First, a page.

Just as I can be frustrated by women like Pluckrose who identified as ‘liberal feminist’, but who I would say needs to learn a little more about the lives of women outside her peer group and own experience.
Pluckrose also writes:
I used to be pleased when people told me that I had made them think more positively about feminism, but now I fear that this may simply have prevented that person from criticizing a movement that really needs to be criticized.
Which upsets me, because it takes a very conservative/reactionary or right wing position, which is that feminism has somehow become a dominant discourse.
I wish! If this were the case, we would have female prime ministers and presidents, we would have access to free and safe contraceptive, all women would be able to choose whether, when and how to have children, queer kids would not be bullied or beaten at school, and trans folk would not be murdered. If feminism was a dominant mainstream discourse the American president-elect would not be a self-confessed sexual harasser and rapist, we would have as many women news presenters as men, and women would be as likely to lead as follow in lindy hop.
While I am ok with Pluckrose declaring that she is no longer a feminist (that is her choice, after all), I’d like her to clarify some things. I’d like to ask her how she can make this declaration and still hold a job, write in the public sphere, or make decisions about her own body. For, while she might not identify as feminist, she is doing feminism every day when she engages in these innately feminist acts. I think she might need to stretch her understanding of the term ‘feminism’, its history, and it’s current incarnations as movement, political project(s), and discourse.
Feminism is big, but it’s not monolithic. From those early moments of postmodernism and on into these much more exciting days of intersectionality, feminism is necessarily dependent upon diversity within its ranks. One of the very premises of feminism is that the masculinised notion of ‘human’ (or ‘mankind’) excludes everything but a single type of male experience. Feminism is about adding to our understanding of what it means to be alive, to be human.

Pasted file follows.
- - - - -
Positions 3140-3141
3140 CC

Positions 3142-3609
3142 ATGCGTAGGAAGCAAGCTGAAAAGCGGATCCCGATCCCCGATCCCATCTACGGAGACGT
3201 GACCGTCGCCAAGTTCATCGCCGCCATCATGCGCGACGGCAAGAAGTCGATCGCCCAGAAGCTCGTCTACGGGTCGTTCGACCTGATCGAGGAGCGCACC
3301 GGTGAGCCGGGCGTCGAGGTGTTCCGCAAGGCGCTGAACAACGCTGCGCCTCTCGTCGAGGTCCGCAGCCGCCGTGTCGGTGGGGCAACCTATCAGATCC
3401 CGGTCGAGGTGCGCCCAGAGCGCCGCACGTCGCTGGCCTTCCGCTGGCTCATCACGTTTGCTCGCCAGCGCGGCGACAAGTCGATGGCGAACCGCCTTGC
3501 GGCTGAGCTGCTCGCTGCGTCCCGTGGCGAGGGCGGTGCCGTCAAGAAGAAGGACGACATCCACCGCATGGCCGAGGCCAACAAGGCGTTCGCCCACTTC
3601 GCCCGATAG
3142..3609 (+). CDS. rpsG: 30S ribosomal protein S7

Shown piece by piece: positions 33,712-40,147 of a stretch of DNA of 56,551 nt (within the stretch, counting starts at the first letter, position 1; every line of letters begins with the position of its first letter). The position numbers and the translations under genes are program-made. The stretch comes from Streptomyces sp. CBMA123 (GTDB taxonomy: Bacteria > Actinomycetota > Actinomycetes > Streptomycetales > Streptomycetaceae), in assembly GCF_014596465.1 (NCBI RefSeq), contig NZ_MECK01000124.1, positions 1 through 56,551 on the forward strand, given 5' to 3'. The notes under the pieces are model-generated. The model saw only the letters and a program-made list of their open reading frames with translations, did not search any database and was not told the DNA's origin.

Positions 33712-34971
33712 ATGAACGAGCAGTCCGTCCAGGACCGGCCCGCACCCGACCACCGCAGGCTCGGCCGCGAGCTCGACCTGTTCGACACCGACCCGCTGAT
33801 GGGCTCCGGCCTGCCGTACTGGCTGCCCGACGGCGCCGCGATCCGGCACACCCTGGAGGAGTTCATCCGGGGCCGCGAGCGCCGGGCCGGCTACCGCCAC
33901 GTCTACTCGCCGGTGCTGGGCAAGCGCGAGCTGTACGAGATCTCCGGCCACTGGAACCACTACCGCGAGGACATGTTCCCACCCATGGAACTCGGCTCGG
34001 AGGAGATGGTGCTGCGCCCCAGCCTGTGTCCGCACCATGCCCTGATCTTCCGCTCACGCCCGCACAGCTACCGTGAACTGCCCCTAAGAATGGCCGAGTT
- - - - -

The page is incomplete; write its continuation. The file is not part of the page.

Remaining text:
Feminism speaks (to use a phrase I really like) ‘from the margins’. Because women’s voices are absent in arenas of power (politics, economics, religion, art, etc), feminism argues that women are disempowered, and life is therefore the poorer for all of us.
We come in all ideological shapes and sizes, but feminists are all concerned with a few basic concepts: that gender is important, and that women’s experiences of the world are shaped by gender and power. More importantly, as an activist ideology, feminism seeks to change the status quo, and to include women’s experiences in law-making, houses of religion, and public discourse.
From this point we might all split out into more and more specialised or specific movements with interests in particular (or combinations of) projects: sexuality, race, ethnicity, gender identity, class, fertility politics, ageing, marriage equity, ecological and environmentalism, medical politics, anarcho politics, labour relations and work, creativity and the arts, music, dance, education of girls, reproductive health, bodily autonomy…. and so on.
But we are all doing feminism. And there is room for all of us.
Come on in – the feminism’s fine!